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Education 4

19 Jun

Qualifications

 Many, many years ago when I was in undergrad school, my classmates and I would often talk about how the real learning would begin once we graduated and obtained our pieces of paper.  We knew that in university we were being taught ideals more than anything else. These ideals did not match up with reality as people are different when used as study groups versus real life situations.

The same idea applies to those with education degrees or teacher’s diplomas. Most are taught ideals and their brief foray into the real world of education as student teachers doesn’t always impact them like it should.

The question of who is or isn’t qualified has gone on since the ancient world gave way to the Middle Ages and that to modern civilization. It will probably continue till the world ends. The idea of qualifications is very subjective. Much like how an educational system should run, the issue of who is qualified is diverse and it depends upon whom is doing the speaking.

Many people advocate that all teachers should have a certain piece of paper before entering the classroom. Some think you need two or three. The problem is that all these pieces of paper do is show that the holder completed the required amount of courses to receive it. They are no guarantee that the person holding them can teach or if they can, that they will teach well.

These pieces of paper are not exclusive. By that I mean that they do not determine the teaching ability of all people. Those who do not hold such a piece of paper can be gifted teachers without ever setting foot in an educational classroom. Learning to teach is not limited to the approved course in a university or certificate program. There are people with the gift to teach and they should not be ostracized or excluded from the classroom.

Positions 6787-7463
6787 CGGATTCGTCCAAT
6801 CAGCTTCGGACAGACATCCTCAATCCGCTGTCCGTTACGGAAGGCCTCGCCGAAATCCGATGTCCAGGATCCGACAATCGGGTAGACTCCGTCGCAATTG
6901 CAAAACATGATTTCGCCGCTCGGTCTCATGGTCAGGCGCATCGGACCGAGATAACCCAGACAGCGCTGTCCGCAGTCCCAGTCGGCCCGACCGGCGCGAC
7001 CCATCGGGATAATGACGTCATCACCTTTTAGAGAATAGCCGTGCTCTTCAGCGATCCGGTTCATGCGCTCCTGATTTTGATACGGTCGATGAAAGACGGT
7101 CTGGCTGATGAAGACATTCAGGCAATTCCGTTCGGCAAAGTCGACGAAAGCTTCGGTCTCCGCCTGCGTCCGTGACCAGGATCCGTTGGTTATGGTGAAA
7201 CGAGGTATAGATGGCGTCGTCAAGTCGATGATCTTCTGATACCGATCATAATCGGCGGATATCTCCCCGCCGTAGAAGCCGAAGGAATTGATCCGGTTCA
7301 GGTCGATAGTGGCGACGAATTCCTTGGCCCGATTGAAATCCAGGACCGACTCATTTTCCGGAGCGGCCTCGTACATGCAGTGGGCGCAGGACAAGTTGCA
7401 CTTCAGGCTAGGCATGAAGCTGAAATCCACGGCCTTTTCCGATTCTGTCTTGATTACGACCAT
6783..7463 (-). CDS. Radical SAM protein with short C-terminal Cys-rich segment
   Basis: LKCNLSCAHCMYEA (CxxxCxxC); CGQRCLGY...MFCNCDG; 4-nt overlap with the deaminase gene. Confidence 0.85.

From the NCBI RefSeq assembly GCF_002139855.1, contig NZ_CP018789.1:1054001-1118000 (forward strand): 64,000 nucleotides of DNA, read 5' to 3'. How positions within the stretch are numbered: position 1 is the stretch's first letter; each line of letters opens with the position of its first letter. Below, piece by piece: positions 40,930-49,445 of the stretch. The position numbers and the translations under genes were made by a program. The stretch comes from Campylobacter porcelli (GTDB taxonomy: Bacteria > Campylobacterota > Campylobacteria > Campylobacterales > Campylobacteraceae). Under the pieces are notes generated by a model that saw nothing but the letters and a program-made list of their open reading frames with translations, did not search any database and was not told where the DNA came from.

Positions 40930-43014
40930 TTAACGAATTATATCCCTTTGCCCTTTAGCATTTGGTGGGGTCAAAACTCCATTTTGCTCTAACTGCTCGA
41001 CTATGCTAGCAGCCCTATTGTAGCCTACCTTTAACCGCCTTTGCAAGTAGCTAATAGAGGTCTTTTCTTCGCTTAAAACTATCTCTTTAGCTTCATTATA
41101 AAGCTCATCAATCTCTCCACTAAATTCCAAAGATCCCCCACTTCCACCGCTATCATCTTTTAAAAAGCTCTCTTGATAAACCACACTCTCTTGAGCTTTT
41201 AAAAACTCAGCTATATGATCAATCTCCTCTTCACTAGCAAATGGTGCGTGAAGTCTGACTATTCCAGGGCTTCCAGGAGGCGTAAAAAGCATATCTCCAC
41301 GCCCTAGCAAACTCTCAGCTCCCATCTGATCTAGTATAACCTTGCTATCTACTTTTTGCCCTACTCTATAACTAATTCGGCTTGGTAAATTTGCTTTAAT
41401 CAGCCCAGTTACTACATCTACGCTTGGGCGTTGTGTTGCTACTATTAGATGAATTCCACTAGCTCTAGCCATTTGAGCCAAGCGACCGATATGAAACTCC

Does this mean that those who went to university and obtained those pieces of paper wasted their time? Of course not, it means that those who hold them are not greater than those who do not and vice versa thus they should not demand that all people follow the path that they took. Not everyone is gifted to be a teacher and not everyone can learn to be one either. Teaching is not for everyone and it is not a fallback profession.

The real test for being qualified for the classroom is experience. The only way you know if you are qualified to teach is to get in there and teach. You also have to be honest with yourself and give it an honest chance. A few classes isn’t enough to make a determination of one’s abilities. Nor are a few unruly students a determination of one’s classroom management.

Like everything else, good classroom management comes with experience and learning from one’s mistakes. Making mistakes is not fun but they will happen. How a person handles those situations helps them decide if they are a teacher or not.

There are many people who come to Korea or other Asian countries thinking their pieces of paper qualify them to teach Asian students. Many find out the hard way that that idea is not so.  Along with experience, adaptability plays a role in being qualified for the classroom. If you cannot adapt from the ideals or western ways you have been taught, then you will never make it.

The East is not like the West and the first year here will tell you that and if you can’t make changes then teaching in the East is not for you. Although that does not mean that teaching in the West is out as well. You may find that you are to be a teacher in a Western country but experience taught you that not a piece of paper.

Teaching is not easy and those who think it is need to reassess their motivations for wanting to be in the classroom. The classroom is not part of a game. It is a profession and should be treated as such. The right mentality will help those trying to decide if they are qualified or not.

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